Represented by the NNPC group executive director, Dr. Billy Okoye, Kyari maintained that the development of the sugarcane-energy industry in Nigeria will largely be influenced “firstly, by increasing efficiency in smart agricultural practices; focusing on land optimisation by increasing productivity per hectare; with continuous improvement in the right strain of cultivars to ensure all-round planting year activities. Secondly, the deployment of emerging technologies that are climate-compliant in processing sugarcane into fuel, food, feed, energy and fertilizer; and further harnessing bagasse, vinasse, and sugarcane straw into commercial by-products,” he said.
Having advanced this position and without equivocation, Kyari asserted that oil and gas will be a part of the energy mix through 2050 – coupled with ambitious efforts to reduce greenhouse gas (GHG) emissions in line with the Paris Agreement.
“It is, therefore, crucial to make oil and gas exploitation more environment-friendly by minimising air pollution and release of particulate matter from tail-gas, including short-lived climate pollutants (SLCPs) by blending petro-fuels with biofuels.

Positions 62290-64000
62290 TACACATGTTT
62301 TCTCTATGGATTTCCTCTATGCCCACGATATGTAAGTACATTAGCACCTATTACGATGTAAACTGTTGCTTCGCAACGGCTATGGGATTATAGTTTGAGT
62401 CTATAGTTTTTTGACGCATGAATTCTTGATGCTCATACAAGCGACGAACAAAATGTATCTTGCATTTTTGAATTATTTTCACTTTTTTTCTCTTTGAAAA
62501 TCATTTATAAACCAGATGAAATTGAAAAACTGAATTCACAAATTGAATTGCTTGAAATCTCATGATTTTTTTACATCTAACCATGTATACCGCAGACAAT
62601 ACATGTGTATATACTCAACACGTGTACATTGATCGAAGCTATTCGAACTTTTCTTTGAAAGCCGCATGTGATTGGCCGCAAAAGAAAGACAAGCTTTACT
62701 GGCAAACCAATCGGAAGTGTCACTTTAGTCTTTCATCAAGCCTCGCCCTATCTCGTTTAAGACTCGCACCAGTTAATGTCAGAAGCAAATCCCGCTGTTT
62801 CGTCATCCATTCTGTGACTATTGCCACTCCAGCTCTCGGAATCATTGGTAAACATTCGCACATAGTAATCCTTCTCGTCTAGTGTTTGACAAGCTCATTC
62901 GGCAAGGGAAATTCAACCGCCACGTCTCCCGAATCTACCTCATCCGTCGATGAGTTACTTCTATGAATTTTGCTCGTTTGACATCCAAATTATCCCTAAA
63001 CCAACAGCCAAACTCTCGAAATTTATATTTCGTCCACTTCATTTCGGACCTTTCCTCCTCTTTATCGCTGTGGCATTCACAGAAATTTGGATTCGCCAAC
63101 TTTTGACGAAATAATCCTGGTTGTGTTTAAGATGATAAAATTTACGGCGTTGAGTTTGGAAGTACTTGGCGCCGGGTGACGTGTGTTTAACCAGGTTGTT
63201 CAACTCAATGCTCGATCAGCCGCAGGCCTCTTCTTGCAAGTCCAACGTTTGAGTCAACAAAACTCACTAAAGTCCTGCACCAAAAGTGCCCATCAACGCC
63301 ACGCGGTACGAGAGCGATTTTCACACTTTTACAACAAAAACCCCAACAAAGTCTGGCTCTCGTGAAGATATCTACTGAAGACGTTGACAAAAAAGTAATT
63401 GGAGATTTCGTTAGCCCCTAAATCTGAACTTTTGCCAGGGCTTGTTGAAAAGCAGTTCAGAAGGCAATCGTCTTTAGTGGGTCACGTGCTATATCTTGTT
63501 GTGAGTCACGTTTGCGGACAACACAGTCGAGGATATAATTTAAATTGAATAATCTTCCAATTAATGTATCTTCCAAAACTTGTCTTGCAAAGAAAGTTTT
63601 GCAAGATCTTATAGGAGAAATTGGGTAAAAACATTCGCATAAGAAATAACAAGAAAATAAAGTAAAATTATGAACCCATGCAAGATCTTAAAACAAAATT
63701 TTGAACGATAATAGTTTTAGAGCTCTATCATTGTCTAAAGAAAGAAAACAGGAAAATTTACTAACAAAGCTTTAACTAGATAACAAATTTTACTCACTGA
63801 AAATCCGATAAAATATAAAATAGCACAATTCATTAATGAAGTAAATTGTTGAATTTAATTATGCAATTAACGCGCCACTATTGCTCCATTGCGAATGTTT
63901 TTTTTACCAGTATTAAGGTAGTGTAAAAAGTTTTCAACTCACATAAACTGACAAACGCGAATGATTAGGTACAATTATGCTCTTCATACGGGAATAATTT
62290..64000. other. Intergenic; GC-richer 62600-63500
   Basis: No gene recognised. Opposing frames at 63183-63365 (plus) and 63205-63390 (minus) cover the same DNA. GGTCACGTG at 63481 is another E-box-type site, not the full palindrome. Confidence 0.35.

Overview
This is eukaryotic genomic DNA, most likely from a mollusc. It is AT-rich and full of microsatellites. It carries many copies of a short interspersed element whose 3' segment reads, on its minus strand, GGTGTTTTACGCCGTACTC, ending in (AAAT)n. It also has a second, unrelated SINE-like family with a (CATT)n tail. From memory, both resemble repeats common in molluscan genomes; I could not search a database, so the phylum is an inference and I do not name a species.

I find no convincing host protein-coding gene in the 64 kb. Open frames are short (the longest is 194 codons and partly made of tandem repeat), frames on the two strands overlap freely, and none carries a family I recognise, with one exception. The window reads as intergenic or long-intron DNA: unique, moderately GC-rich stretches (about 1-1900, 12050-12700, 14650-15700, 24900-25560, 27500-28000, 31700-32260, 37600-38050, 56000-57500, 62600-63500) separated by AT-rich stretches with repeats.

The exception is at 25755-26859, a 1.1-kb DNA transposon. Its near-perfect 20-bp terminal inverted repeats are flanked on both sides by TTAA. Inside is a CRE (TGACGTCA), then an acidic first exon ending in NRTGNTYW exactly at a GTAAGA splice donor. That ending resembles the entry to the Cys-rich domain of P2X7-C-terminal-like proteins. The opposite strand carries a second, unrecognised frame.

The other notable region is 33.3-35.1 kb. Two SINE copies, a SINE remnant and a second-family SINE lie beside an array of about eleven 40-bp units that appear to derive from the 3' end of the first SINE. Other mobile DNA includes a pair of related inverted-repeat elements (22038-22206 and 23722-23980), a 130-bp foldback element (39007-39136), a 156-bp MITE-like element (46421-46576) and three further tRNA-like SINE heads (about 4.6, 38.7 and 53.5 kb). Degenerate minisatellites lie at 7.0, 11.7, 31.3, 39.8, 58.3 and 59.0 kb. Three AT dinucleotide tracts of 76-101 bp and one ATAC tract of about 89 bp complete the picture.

“Finally, while renewable electricity from solar and wind sources may power vehicles in the cities, it is liquid biofuels from the sugarcane industry that will be the panacea for extending commuting to the rural communities in the next decades.
“It is, therefore, my pleasure to affirm that the National Sugar Council of Nigeria has, over the years, assiduously sought the advancement of the sugarcane-energy industry in Nigeria. Though the success of these efforts has been limited, it is hoped that this validation workshop will deliver on purpose,” he added.